BRUSSELS (Reuters) – The European Union’s top climate official encouraged governments on Monday to attach green conditions to public support for coronavirus-hit companies, after the bloc’s executive opted not to do so at the EU level.
The European Commission, which approves state support schemes, updated its temporary rules on Friday for firms receiving government aid during the pandemic.
The new rules ban dividends, share buybacks and bonuses for bailed-out companies, for so long as the state holds a stake in them.
They do not attach climate-related conditions to EU approvals of state aid – despite calls from lawmakers and green groups to do so – and instead leave it to national governments to choose to add “green strings” to bailouts. […]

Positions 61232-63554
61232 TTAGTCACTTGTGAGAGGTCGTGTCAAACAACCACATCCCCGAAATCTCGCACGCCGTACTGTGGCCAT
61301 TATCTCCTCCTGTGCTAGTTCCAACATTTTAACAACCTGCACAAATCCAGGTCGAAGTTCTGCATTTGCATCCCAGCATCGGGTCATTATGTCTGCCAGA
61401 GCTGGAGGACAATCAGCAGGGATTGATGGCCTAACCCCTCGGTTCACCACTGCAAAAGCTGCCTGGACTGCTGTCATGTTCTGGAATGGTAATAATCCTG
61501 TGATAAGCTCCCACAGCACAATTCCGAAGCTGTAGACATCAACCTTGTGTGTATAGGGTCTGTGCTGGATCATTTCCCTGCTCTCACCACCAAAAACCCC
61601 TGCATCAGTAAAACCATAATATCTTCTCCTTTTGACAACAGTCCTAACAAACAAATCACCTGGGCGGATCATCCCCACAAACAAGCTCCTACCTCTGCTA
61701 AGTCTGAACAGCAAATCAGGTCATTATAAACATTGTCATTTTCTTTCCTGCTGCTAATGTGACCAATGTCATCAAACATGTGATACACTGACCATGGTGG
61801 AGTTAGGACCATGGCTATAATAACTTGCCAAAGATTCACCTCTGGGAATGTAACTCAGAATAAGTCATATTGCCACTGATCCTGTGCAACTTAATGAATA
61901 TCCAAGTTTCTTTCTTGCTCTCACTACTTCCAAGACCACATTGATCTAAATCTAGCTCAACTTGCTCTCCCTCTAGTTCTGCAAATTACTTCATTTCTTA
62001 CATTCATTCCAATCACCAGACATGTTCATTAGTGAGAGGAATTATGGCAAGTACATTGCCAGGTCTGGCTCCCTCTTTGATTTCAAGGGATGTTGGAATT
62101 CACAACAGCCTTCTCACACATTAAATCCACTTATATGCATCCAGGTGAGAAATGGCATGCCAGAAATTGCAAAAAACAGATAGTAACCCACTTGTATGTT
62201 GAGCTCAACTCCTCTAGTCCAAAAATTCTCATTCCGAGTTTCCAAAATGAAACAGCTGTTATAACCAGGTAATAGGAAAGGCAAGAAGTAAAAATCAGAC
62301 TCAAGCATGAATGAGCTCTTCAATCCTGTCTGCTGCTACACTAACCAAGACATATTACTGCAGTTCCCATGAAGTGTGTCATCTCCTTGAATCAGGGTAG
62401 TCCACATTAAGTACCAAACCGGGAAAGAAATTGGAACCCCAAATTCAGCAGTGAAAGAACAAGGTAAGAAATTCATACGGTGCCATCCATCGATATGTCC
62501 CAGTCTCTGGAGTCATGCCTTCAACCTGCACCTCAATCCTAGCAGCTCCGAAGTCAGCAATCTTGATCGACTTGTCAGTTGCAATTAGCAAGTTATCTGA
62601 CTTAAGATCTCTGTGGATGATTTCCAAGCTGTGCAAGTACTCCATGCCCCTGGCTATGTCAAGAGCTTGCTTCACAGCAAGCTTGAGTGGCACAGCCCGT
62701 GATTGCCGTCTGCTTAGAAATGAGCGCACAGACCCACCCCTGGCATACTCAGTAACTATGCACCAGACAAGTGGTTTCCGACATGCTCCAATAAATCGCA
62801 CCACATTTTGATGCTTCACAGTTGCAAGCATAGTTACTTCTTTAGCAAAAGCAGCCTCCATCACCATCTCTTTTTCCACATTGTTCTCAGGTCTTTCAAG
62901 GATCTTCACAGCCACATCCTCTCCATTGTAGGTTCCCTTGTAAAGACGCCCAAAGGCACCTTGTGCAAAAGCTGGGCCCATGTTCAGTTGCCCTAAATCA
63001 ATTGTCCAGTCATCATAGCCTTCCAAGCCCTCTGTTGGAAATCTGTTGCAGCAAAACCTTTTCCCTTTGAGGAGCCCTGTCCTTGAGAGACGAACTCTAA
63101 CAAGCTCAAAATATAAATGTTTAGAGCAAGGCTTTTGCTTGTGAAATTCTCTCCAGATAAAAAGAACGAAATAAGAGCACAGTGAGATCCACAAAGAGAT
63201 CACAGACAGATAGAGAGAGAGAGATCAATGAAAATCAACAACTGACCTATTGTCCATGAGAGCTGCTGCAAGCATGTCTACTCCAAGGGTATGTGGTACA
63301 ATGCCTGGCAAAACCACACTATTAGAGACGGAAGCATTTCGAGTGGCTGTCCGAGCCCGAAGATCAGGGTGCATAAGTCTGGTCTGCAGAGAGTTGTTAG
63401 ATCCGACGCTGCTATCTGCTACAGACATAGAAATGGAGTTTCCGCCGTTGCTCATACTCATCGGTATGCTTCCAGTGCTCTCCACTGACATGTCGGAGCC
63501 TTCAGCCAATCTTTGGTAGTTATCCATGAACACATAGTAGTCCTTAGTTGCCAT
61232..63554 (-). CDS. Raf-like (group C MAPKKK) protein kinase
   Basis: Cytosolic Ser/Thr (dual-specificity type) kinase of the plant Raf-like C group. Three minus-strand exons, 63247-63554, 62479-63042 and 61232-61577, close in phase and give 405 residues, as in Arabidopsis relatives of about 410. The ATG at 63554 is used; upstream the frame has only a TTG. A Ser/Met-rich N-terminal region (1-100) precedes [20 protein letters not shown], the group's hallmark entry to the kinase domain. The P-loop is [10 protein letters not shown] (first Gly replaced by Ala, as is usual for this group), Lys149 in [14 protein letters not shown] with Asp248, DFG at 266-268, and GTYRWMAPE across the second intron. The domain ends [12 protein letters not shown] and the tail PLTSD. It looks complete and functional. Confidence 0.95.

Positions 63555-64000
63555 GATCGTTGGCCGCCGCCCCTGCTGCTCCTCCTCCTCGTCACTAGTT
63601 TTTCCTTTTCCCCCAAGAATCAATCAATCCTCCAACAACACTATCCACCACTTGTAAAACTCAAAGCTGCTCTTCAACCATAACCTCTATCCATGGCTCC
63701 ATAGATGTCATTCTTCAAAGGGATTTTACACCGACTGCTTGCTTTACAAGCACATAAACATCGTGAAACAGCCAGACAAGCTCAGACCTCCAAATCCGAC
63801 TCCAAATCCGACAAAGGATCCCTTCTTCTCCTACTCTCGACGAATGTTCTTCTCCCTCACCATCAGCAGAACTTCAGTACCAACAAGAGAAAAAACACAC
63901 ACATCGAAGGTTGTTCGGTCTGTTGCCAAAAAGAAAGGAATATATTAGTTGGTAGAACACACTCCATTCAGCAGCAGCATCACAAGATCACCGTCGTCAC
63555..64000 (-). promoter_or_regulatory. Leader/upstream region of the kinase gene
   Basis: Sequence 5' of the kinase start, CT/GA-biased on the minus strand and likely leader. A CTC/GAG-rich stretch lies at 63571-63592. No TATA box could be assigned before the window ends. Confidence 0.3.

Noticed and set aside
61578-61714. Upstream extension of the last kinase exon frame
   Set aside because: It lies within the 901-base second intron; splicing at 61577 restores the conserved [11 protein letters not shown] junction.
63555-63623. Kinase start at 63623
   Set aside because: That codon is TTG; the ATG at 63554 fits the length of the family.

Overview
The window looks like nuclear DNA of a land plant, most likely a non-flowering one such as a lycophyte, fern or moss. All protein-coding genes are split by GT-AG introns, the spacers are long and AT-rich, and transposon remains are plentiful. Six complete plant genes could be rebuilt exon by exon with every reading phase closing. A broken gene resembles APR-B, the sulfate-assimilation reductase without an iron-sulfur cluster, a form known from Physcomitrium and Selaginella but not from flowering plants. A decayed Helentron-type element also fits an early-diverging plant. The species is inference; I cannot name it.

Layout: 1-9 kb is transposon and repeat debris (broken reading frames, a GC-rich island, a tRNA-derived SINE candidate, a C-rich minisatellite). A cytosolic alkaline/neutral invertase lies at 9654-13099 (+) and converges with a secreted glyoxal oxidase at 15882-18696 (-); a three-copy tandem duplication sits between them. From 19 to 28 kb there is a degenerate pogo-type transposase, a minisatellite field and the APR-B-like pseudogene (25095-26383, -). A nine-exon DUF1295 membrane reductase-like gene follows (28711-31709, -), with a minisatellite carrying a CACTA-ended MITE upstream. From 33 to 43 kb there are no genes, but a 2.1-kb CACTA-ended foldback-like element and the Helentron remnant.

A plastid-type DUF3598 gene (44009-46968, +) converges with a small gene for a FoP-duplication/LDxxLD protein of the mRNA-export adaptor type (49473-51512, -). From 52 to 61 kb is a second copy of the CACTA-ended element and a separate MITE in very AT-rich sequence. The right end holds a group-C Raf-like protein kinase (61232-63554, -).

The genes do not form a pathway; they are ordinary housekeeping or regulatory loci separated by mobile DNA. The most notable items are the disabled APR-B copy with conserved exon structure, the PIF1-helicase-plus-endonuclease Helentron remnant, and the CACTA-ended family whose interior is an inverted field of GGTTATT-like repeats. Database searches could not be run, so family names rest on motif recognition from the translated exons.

The EU executive has said its “Green Deal” plan to cut net EU greenhouse gas emissions to zero by 2050 will guide the bloc’s economic recovery.
But it has proved unwilling to use state aid rules – which are designed to avoid distortions of competition – to link countries’ support schemes to climate goals. EU competition regulators said the current objective was to help virus-hit companies cope with liquidity and solvency issues.
Under its revised temporary state aid framework, unveiled on Friday, large firms must report on how they use public funds in line with the EU’s green goals. The framework does not require firms to use state funds to become greener, or oblige governments to attach climate conditions to support.
Member states are “free to design national measures in line with additional policy objectives” such as climate aims, it said.